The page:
Hormonal Contraception

Every day women receive hormonal contraception medication from pharmacies and clinics and I am not convinced that they all receive appropriate counseling.  One particular college student recommended to me that I address this issue because there are way too many students on campus that have questions about birth control and don't know where to go to get answers.  She stated that they ask each other questions and more often than not come away misinformed. As a pharmacist, it is my responsibility to provide effective patient education and counseling in all situations involving medication treatment.

Patient education and counseling needs to take place in an environment that is conducive to patient involvement and acceptance and one that supports the pharmacists' efforts to establish an honest relationship with the patient.  The pharmacist needs to have the time to assess whether they feel the patient truly understands how they are going to use the medication, and specifically why they are going to take their prescription.  Finally, the patient needs to feel comfortable enough with their pharmacist to ask questions….I mean, really open up and ask specifically what they need to know, without the threat of feeling embarrassed.   I am bringing this up because, as you can see, there are many barriers to effective pharmacist patient consultation.

When a patient picks up a prescription for an antibiotic, pain, high blood pressure, or diabetic medication, the barriers between the patient and pharmacist can be surpassed rather quickly.  However, when a 19 year old girl goes to the pharmacy for a birth control prescription, there are quite a few barriers that need to be overcome to achieve any sort of effective counseling.  First off, the young woman needs to feel that she can actually approach a pharmacy counter and ask to speak with the pharmacist.  She needs to feel she can trust the pharmacist without being judged and she definitely needs to have some sort of reasonably private area to talk so as not to be overheard by the rest of the store.  Lots of issues!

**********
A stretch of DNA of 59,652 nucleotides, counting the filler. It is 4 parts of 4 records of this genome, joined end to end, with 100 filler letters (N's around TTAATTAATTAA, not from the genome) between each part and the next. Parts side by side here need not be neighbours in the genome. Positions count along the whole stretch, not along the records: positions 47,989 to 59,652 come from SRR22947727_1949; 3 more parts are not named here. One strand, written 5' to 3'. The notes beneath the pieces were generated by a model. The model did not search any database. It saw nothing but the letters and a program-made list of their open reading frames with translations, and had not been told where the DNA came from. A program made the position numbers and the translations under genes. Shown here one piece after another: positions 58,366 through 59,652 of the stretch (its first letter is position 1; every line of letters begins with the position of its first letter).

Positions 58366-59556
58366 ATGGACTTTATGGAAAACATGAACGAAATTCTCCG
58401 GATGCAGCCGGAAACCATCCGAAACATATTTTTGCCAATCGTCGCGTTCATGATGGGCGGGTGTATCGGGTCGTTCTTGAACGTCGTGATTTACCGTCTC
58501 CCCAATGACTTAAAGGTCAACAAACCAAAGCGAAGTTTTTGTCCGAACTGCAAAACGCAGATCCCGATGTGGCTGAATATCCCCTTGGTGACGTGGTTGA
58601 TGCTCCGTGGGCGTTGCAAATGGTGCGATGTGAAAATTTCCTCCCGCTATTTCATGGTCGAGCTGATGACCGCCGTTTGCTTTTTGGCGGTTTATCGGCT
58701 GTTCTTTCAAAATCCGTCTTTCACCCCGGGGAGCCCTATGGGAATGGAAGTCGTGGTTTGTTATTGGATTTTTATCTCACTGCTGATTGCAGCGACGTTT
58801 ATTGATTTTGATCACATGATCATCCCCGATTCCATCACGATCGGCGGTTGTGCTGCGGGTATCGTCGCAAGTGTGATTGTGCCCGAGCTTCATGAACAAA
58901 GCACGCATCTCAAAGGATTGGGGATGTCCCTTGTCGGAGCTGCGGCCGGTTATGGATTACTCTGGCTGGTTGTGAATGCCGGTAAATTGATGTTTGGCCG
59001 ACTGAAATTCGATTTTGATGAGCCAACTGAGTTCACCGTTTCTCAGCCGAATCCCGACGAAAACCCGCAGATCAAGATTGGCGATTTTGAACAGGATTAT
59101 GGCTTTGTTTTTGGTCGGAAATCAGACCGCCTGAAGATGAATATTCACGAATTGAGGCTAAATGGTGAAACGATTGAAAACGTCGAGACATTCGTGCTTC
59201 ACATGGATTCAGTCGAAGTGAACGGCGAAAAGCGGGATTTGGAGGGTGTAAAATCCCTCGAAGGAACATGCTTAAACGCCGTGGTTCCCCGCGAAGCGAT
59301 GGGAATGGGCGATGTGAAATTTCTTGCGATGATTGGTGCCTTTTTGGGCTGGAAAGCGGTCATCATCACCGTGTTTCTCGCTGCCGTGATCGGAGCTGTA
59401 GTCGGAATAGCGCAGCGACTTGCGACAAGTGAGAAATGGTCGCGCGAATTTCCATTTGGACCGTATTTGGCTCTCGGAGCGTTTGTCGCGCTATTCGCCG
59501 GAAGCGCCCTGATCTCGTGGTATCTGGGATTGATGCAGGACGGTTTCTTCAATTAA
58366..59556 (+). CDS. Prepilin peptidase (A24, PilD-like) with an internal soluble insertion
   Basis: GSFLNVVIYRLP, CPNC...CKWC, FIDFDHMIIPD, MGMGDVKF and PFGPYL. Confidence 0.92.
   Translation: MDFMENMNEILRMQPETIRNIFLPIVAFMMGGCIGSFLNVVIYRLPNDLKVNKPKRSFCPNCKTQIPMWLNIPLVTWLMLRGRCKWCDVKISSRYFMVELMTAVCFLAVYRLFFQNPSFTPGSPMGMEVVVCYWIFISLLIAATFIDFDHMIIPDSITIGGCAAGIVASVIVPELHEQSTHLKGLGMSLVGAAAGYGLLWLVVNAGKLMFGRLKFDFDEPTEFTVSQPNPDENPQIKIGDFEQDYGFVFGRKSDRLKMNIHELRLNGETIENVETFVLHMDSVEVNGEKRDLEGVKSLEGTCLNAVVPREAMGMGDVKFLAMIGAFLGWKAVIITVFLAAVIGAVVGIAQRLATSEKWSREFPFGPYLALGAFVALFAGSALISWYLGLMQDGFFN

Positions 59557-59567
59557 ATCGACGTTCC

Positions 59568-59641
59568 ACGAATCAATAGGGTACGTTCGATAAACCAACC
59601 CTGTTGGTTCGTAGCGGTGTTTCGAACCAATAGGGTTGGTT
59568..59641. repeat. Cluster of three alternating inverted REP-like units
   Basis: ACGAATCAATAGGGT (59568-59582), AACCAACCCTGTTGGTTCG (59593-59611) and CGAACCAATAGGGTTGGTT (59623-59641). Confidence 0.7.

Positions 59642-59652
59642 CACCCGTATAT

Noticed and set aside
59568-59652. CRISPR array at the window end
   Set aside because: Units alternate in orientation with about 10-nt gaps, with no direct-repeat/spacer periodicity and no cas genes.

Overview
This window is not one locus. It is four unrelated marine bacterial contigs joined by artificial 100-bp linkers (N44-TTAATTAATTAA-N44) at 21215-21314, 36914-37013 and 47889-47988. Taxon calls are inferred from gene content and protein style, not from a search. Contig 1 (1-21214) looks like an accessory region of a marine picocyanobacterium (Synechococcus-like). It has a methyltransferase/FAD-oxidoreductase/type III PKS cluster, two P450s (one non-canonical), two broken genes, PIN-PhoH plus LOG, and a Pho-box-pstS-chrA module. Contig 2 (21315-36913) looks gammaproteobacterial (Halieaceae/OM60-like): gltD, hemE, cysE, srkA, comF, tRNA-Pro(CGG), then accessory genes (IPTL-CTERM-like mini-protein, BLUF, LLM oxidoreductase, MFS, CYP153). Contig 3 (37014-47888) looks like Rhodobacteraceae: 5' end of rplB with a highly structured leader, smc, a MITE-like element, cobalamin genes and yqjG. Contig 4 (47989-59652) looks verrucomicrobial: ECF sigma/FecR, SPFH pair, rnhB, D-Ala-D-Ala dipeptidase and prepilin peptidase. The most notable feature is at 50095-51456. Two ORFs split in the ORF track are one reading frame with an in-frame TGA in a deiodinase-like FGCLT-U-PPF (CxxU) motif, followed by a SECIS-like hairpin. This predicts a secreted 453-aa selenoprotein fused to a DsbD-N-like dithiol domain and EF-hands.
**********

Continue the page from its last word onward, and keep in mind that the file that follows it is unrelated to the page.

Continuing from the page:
This is a cultural issue that I work on daily in the pharmacy where I practice.   It is important for us all to be aware that this is a really big issue, and that it regularly goes unaddressed.   I always encourage patients to find a pharmacist they feel comfortable with and develop a counseling relationship with that pharmacist. 

Hormonal contraception is available and used daily.  My goal here is to help educate consumers. After listening to one of the specific counseling sessions you will have a good idea of what you do know about your medication, and a clear understanding of what questions you need to take back to your own health care provider. 

Each hormonal contraceptive specific Medication Counseling Session will discuss the important treatment information regarding that particular medication. This will include how the medication works,  how to use it, what to expect, potential risks, side effects, adverse reactions and interactions, and what do do if you miss a dose.

Please visit the Medication Counseling page of www.AudibleRx.com.  Once there, listen to the two free recordings first:

            #1 First Session, What to Expect.

            #2 What is a Black Box Warning?

After listenting to the above two recordings, navigate to the medication you want to learn more about at the Contraception page.

            1.  Combination pill pack, Progestin/Estrogen, 28 day pack

            2.  Extended Cycle pill pack, Progestin/Estrogen 91 day

            3.  Progestin only 28 day pill pack

            4.  Patch, Progestin/Estrogen

            5.  Vaginal Ring, Progestin/Estrogen

            6.  Injection, medroxyprogesterone,

            7.  Emergency Contraception

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